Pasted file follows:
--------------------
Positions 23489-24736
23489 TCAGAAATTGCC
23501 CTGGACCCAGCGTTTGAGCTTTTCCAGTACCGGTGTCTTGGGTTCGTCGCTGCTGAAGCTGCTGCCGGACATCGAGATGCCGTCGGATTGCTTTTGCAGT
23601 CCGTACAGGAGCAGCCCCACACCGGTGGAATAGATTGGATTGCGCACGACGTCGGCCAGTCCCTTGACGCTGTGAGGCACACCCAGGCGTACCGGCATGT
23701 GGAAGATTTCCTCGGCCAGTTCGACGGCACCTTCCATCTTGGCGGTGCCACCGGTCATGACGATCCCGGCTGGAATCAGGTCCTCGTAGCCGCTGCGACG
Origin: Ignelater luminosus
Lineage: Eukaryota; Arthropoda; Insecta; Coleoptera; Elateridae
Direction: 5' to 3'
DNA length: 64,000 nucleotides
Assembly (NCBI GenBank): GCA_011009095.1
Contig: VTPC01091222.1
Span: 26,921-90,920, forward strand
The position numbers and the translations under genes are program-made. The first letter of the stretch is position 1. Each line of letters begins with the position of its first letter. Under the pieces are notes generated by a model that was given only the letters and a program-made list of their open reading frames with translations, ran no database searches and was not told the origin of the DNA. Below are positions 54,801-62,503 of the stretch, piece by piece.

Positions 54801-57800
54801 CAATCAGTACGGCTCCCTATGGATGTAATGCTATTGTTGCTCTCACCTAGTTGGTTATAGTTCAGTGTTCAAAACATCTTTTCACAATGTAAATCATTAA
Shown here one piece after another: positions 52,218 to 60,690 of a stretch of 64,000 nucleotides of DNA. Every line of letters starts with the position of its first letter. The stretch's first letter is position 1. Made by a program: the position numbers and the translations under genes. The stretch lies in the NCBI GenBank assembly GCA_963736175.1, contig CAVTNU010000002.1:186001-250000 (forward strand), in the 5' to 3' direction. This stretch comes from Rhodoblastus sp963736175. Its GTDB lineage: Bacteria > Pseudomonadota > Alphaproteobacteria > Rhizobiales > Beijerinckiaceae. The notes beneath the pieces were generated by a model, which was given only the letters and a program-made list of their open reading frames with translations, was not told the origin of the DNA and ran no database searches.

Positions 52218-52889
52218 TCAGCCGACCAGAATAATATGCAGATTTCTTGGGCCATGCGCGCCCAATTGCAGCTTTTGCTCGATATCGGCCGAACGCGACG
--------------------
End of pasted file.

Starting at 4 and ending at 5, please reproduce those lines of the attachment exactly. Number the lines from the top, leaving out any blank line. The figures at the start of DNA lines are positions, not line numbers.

23601 CCGTACAGGAGCAGCCCCACACCGGTGGAATAGATTGGATTGCGCACGACGTCGGCCAGTCCCTTGACGCTGTGAGGCACACCCAGGCGTACCGGCATGT
23701 GGAAGATTTCCTCGGCCAGTTCGACGGCACCTTCCATCTTGGCGGTGCCACCGGTCATGACGATCCCGGCTGGAATCAGGTCCTCGTAGCCGCTGCGACG